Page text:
Treatment for Metabolic Syndrome

1
Effectiveness
2
Safety
New Jersey Institute for Food, Nutrition & Health, New Brunswick, NJ
Metabolic Syndrome+4 More
Eligibility
18+
All Sexes
Eligible conditions
Metabolic Syndrome

Study Summary

This study is evaluating whether a combination of exercise and medication may help improve blood flow in the body.

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Eligible Conditions

  • Metabolic Syndrome
  • Insulin Resistance
  • Syndrome
  • Vascular Stiffness
  • Insulin Sensitivity

Treatment Effectiveness

Effectiveness Estimate

1 of 3

Compared to trials

Study Objectives

This trial is evaluating whether Treatment will improve 1 primary outcome and 6 secondary outcomes in patients with Metabolic Syndrome. Measurement will happen over the course of At 0 and 16 weeks.

Week 16
Change in Ambulatory Blood Pressure
Change in Augmentation Index
Change in Contrast Enhanced Ultrasound
Change in Flow Mediated Dilation of Brachial Artery
Change in Metabolic Insulin Sensitivity by the Euglycemic Clamp
Change in Pulse Wave Velocity
Changes in Post Ischemic Flow Velocity in Brachial Artery

Trial Safety

Safety Estimate

2 of 3
This is better than 68% of similar trials

Compared to trials

Trial Design

4 Treatment Groups

LoEx+Placebo
Placebo group

This trial requires 80 total participants across 4 different treatment groups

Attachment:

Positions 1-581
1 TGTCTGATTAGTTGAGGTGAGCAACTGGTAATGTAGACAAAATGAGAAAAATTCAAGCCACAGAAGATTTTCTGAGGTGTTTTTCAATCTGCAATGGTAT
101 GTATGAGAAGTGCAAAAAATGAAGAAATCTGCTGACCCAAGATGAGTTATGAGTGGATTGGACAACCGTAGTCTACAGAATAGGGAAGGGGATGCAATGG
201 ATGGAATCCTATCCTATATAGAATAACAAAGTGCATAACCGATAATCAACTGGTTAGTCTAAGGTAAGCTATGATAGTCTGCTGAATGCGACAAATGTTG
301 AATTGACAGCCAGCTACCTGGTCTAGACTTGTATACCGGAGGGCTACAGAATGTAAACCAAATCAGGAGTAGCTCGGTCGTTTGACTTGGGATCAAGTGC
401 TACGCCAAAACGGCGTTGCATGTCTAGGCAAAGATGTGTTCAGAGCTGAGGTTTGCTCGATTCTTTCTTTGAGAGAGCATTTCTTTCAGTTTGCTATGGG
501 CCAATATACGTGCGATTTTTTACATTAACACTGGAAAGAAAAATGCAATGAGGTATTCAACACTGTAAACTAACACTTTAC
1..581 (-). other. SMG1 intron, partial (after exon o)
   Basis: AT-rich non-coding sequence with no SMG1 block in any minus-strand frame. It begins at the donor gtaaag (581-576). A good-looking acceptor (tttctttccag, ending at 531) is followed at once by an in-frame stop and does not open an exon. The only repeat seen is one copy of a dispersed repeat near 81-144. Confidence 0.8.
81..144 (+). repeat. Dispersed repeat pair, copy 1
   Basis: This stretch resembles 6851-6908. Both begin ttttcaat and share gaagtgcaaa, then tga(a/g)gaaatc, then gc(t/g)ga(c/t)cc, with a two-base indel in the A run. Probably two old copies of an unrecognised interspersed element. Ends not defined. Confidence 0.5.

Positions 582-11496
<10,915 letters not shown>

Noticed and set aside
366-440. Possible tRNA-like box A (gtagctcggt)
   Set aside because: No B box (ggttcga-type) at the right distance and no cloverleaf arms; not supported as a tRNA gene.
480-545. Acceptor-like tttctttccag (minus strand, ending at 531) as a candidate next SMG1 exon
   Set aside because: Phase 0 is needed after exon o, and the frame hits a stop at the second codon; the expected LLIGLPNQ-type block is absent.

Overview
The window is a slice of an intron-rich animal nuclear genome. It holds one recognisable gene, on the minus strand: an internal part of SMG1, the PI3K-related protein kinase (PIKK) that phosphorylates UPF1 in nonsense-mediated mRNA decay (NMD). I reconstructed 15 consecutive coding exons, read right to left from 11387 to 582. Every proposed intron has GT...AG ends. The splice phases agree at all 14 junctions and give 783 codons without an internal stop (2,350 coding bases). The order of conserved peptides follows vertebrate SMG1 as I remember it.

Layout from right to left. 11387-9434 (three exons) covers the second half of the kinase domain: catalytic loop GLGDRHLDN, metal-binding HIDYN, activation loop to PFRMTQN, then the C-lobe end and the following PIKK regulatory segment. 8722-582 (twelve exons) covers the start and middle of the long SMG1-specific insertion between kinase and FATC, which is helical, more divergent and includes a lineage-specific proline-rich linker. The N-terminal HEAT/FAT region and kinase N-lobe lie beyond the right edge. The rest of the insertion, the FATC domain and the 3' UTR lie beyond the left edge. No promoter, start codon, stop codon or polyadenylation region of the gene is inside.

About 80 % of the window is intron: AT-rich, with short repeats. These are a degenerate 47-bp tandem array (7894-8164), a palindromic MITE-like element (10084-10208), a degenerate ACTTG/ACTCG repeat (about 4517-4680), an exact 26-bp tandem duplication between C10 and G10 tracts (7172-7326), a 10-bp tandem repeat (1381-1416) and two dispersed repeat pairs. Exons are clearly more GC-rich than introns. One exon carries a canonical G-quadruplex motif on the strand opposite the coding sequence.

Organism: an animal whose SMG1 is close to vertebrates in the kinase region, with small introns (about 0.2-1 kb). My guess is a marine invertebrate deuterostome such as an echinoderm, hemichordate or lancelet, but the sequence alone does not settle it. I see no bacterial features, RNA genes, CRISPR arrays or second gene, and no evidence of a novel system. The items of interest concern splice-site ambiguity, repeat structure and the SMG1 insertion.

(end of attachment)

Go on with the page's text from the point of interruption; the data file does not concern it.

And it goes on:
This trial involves 4 different treatments. Treatment is the primary treatment being studied. Participants will all receive the same treatment. Some patients will receive a placebo treatment. The treatments being tested are in Phase 2 & 3 and have had some early promising results.

LoEx+PlaceboSubjects will participate in 3 supervised training sessions and 2 unsupervised training sessions while receiving placebo. Drug: Low Intensity Exercise + Placebo Low Intensity Exercise (LoEx) measured by a percentage of maximal heart rate in combination with placebo.
LoEx+MetforminSubjects randomly assigned to this group will participate in the same 3 supervised training sessions and 2 unsupervised training sessions, but they will be provided Metformin. Metformin is a common medication routinely used to treat high blood sugar and has secondary effects on vascular health. Subjects will not find out whether or not they are on Metformin until after the study is complete. If their doctor needs to know, the people doing this study can find out. Drug: Low Intensity Exercise + Metformin Low Intensity Exercise (LoEx) measured by a percentage of maximal heart rate in combination with placebo.